Many of AmplifyBio’s tests rely on macaques — a highly intelligent, socially sophisticated monkey. The primate’s brain structure, immune system, and metabolism make it an attractive proxy for humans in testing. And the use of macaques in lab experiments is both common and controversial. (Heeding public backlash against primate testing, in 2015 the NIH banned research on chimpanzees.)
Even under the best of circumstances, the monkeys used in AmplifyBio’s research have short, dismal lives. This is evidenced in a study published in June in the journal PLOS Pathogens, conducted at AmplifyBio on 25 macaques. The experiment required drilling holes in the monkeys’ skulls to deliver vaccine injections directly into their brains. After a month of observation, the study records, the animals were “humanely terminated,” and their brains harvested for research.
AmplifyBio is a young company. The enterprise was spun off by the nonprofit research giant Battelle in 2021 with the help of private investors like Narya. Battelle remains an investor, and AmplifyBio’s headquarters is attached to Battelle’s campus in West Jefferson, Ohio.
Top research personnel from Battelle transferred to the new company — including those with experience doing lab tests on dogs. Such research adds to a picture of a biomedical enterprise built on animal sacrifice. A study published in Nov. 2021 in Toxicology and Applied Pharmacology was overseen by Battelle; the lead scientist is now Study Director at AmplifyBio.
The test involved 48 beagles and evaluated an analog of the neurotransmitter creatine. Due to toxicity of the test substance, 15 dogs had to be put down. Two more were found dead in the lab. Regimens at higher doses had to be curtailed “due to the early death of multiple animals,” the study reported.
A USDA inspection in July of this year found that there were 168 monkeys and 120 dogs at AmplifyBio. A spokesperson insists the company designs its research “with the goal of minimizing the number of animals used.”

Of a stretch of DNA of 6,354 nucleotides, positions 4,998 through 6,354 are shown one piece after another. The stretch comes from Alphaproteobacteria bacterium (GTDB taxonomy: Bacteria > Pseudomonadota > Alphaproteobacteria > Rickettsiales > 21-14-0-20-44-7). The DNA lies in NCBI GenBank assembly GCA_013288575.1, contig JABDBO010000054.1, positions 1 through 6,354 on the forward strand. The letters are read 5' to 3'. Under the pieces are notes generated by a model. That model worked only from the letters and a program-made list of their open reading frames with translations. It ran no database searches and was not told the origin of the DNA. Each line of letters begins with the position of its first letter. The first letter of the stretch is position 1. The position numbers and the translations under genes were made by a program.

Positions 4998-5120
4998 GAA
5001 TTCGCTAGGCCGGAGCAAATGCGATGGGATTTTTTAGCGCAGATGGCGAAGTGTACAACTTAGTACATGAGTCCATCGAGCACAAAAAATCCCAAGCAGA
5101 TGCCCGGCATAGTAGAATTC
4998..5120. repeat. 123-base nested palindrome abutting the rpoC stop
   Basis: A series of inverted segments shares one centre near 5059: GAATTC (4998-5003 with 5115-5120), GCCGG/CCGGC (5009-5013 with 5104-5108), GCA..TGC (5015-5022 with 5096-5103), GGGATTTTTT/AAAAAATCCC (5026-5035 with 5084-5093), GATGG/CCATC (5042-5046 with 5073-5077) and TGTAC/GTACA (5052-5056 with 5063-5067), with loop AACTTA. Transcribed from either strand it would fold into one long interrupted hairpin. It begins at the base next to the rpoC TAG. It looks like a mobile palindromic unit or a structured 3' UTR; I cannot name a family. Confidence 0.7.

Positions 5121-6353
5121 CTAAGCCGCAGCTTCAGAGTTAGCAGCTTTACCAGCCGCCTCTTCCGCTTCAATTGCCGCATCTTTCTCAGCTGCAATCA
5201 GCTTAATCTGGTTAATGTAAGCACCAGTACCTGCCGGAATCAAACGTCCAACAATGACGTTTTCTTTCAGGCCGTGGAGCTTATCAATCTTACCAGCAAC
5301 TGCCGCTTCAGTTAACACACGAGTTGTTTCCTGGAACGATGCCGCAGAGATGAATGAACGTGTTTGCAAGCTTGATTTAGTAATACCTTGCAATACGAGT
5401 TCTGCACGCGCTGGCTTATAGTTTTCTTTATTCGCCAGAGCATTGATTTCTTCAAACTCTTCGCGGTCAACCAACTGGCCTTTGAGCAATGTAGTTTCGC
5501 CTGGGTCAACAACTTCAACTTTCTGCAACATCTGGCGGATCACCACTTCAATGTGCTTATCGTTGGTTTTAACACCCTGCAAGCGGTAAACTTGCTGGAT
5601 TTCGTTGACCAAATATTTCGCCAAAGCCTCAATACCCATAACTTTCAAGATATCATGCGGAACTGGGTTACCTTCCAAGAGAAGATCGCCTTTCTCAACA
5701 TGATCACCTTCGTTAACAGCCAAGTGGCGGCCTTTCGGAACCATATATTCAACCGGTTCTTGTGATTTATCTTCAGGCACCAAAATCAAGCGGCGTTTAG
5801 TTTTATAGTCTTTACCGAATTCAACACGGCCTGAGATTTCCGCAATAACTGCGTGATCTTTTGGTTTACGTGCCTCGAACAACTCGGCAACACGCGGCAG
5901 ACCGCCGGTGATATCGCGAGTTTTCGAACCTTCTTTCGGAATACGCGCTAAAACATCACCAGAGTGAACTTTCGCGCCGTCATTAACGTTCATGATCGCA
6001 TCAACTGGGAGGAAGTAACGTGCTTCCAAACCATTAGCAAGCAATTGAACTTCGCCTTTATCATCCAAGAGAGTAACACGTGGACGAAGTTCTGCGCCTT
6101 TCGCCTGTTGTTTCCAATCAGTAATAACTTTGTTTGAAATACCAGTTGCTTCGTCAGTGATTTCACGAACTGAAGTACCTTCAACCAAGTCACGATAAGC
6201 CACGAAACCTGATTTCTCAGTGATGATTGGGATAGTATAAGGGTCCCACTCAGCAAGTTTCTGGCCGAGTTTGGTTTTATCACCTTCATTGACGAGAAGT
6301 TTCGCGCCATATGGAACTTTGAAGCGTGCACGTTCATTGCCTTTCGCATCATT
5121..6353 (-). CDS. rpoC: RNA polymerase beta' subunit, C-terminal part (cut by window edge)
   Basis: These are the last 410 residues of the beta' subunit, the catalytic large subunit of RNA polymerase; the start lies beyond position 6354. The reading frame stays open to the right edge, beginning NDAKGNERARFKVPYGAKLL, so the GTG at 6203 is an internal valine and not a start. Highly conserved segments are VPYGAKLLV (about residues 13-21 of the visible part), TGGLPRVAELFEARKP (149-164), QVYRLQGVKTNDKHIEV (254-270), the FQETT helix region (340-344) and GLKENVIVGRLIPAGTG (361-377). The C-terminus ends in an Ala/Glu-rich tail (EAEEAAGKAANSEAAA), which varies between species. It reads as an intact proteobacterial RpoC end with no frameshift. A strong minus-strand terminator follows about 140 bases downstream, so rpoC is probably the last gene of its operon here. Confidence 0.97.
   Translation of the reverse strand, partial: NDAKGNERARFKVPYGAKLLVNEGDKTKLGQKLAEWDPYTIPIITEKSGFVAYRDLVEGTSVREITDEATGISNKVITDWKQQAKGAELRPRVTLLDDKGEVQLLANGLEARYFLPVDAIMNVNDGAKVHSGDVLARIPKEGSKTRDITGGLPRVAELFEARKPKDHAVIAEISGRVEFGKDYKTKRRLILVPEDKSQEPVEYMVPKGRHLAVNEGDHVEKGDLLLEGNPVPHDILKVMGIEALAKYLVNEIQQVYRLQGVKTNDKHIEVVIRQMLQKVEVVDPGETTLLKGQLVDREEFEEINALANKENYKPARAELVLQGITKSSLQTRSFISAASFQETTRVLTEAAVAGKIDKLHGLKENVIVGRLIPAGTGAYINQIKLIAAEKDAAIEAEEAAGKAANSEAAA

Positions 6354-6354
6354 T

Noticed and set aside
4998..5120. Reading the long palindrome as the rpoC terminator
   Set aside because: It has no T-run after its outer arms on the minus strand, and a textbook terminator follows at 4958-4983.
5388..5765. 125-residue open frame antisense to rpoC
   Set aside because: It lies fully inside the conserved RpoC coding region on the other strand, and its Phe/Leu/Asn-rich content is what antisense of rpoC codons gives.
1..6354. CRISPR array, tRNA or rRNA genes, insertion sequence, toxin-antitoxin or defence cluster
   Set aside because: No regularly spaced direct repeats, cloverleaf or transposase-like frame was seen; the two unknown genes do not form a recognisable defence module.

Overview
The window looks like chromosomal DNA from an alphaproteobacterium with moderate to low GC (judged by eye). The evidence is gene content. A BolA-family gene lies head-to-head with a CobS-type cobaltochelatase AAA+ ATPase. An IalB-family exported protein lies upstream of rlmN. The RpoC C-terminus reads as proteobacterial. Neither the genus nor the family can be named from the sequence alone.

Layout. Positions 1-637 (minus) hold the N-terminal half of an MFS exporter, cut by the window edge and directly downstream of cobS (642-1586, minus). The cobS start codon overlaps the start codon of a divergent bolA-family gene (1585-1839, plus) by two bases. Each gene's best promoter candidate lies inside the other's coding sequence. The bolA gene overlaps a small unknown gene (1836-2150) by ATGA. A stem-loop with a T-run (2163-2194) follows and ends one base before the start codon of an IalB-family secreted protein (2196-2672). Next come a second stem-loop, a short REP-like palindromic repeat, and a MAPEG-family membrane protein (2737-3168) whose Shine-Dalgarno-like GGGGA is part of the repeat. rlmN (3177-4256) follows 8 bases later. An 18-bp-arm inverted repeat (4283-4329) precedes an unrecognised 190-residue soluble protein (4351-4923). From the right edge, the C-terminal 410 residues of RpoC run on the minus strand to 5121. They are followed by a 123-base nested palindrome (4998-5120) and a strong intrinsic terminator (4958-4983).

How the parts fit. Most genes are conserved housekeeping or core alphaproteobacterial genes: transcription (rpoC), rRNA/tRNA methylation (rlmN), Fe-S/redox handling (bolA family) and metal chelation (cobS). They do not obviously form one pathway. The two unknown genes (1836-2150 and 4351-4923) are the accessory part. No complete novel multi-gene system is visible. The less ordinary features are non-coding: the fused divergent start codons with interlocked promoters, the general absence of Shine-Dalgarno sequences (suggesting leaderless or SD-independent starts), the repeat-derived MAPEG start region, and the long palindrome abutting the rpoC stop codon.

In addition to the unpleasant business of killing animals in the name of scientific advancement, AmplifyBio has also killed and injured them in lab accidents. In July, a USDA inspector cited AmplifyBio for failing to protect a monkey from asphyxiation.
According to the federal document, a technician attempted to restrain a male macaque in a “squeeze mechanism.” (In lab settings, this typically involves a metal grate that presses the animal against the front of its enclosure.) Instead of being immobilized, however, the primate wormed its way into “a gap … at the top of the cage and got stuck,” the report records. “While attempting to free itself the animal became unconscious.” The lab team tried to revive the macaque but “ultimately the animal was determined to be deceased.”
The incident drew scorn from the People for the Ethical Treatment of Animals, which made the document public. PETA Vice President Alka Chandna blasted AmplifyBio’s “incompetence,” adding that the federal citation “will not undo the terror and pain that this monkey experienced.” A company spokesperson calls the monkey’s death an “isolated incident” that “has been resolved completely with the USDA.”
But Rolling Stone has also uncovered documentation of another disturbing lab accident that left monkeys with thermal burns on their genitals. The animals were part of a study conducted for the military’s Defense Threat Reduction Agency, led by AmplifyBio’s parent company, Battelle.
AmplifyBio’s role was to surgically implant telemeters — battery powered vital sign monitors — into the monkeys before they became test subjects. During recovery from that surgery, seven monkeys developed thermal injuries, including second-degree burns, likely due to a heat blower that was aimed too close to the animals’ lower extremities.